Peter Cunningham was Arne Duncan’s communications director during Duncan’s first term. In Washington, he was known as “Arne’s Brain.” He is smart, charming, and well-spoken. So far as I know, he was never a teacher, but that is not a qualification these days for holding strong views about fixing the public schools. Cunningham is now back in Chicago. He started a blog called “Education Post,” which was funded with $12 million from the Broad Foundation, the Walton Family Foundation, Bloomberg Philanthropies, and an anonymous philanthropy. Its goal, proclaimed at the outset, was to introduce a more civil tone into education debates and to advance certain ideas: “K-12 academic standards, high-quality charter schools, and how best to hold teachers and schools accountable for educating students.” Translated, that means it supports Common Core standards, charter schools, and high-stakes testing for teachers, as well as school closings based on testing.

 

You might say it is on the other side of almost every issue covered in this blog, as Ed Post praises “no-excuses” charter schools, standardized testing, Teach for America, and other corporate-style reforms.

 

EduShyster asked Cunningham if he feels the blog is succeeding, and he cites Nicholas Kristof’s recent column–admitting the failure of most reform efforts and the need to focus on early childhood programs–as an example of progress. When she pressed him about his “metrics” for “betterness,” he replies:

 

Cunningham: I think that an awful lot of people on the reform side of the fence are thrilled by what we’re doing. They really feel like *thank God somebody is standing up for us when we get attacked* and *thank God somebody is willing to call out people when they say things that are obviously false or that we think are false.* When I was asked to create this organization—it wasn’t my idea; I was initially approached by Broad—it was specifically because a lot of reform leaders felt like they were being piled on and that no one would come to their defense. They said somebody just needs to help right the ship here. There was a broad feeling that the anti-reform community was very effective at piling on and that no one was organizing that on our side. There was unequivocally a call to create a community of voices that would rise to the defense of people pushing reform who felt like they were isolated and alone.

 

EduShyster: That expression you see on my face is incredulity. But please go on sir. I want to hear more about the isolation and alone-ness of people pushing reform. How they are faring today?

 

Cunningham: Take Kevin Huffman. Now you can disagree with him on policy, but he felt like people were waking up everyday and just attacking him on social media. He tried to respond, and he just felt like it didn’t matter. By 2012-2013, Team Status Quo—your label not mine—was very effectively calling a lot of reform ideas into question. I mean look around the country. Huffman’s gone, John King is gone, John Deasy is gone, Michelle Rhee is gone. I’ve created the ability to swarm, because everyone felt like they were being swarmed. We now have people who will, when asked, lean in on the debate, when people feel like they’re just under siege.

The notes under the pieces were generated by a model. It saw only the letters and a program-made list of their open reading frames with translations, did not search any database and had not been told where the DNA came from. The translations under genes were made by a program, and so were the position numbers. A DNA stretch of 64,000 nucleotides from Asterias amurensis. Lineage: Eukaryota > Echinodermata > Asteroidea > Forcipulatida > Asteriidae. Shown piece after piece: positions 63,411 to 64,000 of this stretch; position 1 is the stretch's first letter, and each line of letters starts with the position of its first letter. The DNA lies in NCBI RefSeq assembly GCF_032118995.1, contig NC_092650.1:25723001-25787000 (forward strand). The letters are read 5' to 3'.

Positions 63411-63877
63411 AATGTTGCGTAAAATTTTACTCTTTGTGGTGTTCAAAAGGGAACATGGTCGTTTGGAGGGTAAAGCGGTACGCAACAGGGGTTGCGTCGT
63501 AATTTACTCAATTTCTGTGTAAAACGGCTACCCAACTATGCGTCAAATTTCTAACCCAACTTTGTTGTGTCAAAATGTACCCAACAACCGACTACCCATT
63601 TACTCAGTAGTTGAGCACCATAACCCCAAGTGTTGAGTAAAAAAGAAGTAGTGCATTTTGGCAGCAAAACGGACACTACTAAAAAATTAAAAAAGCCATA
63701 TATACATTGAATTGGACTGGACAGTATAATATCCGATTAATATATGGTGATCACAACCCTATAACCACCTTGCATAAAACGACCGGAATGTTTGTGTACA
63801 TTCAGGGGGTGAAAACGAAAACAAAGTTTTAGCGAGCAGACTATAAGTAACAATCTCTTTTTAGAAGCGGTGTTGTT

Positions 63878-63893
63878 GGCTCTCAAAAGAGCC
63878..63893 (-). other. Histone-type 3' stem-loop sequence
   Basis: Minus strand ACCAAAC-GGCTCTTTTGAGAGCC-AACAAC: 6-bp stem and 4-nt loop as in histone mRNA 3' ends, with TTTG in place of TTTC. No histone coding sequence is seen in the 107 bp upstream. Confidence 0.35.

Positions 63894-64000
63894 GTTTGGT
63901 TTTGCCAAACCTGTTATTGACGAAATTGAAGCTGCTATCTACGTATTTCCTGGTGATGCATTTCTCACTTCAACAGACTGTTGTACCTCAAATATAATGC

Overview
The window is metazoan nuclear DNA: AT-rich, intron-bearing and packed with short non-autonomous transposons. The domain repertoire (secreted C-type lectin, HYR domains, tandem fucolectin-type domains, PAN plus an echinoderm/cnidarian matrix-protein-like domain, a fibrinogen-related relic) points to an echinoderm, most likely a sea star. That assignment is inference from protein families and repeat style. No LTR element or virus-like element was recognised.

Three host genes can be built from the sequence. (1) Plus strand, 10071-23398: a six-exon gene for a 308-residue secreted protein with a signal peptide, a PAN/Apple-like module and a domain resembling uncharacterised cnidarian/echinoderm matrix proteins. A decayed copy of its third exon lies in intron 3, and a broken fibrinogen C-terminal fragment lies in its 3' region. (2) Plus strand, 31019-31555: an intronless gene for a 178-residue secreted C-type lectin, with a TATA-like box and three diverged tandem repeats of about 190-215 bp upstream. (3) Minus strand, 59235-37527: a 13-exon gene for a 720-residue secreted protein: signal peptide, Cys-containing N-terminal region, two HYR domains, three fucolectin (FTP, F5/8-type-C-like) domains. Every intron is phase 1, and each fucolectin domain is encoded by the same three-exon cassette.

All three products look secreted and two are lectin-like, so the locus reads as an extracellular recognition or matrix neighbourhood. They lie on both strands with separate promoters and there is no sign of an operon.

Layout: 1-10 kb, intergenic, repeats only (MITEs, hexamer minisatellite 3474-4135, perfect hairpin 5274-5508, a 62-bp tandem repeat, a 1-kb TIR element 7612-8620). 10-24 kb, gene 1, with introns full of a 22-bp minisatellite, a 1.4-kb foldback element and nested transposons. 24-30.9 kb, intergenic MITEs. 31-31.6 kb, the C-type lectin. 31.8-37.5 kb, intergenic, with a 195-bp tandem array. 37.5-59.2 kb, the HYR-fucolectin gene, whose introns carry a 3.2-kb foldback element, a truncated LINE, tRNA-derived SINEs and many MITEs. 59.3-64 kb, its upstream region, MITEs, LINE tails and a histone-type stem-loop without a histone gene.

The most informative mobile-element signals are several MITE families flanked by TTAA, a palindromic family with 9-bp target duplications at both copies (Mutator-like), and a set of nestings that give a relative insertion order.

There is much in this interview that is fascinating, but most interesting to me is that the billionaires, who have unlimited resources were “feeling isolated and alone.” They felt they were “being piled on and that no one would come to their defense.” They needed to hire bloggers to defend them.

 

This is indicative, I think, of the fact that social media is very powerful, and those who oppose the “reformers” own social media. The pro-public education voices are in the millions–millions of teachers, principals, parents, and students. The billionaire reformers hire thousands. Whether you consider the more than 200 bloggers who are part of the Education Bloggers Network, which advocates for public education, or consider Twitter and Facebook, the critics of billionaire-backed reform and privatization are many, are outspoken, and command a huge forum. No wonder the billionaires are feeling lonely and isolated. They can create astroturf organizations like StudentsFirst, Education Reform Now, 50CAN, TeachPlus, Educators4Excellence, and dozens more groups, but it is typically the same people running a small number of organizations and issuing press releases.

 

Is it time to feel sorry for the billionaires?

 

Be sure to read the comments that follow the interview.

 

 

 

 

 

 

 

After the appearance of the New York Times’ article about the successes and harsh methods of Success Academy, there was quite a lot of discussion about whether the article was accurate and balanced. Eva Moskowitz said it was “slanted” with anecdotes.

I received an email from a former SA teacher who wanted to tell her story. She worked at SA for two years, but quit for reasons she explains below. She now works in another charter school. Her story is self-explanatory. She was not one of the teachers interviewed for the story in the New York Times.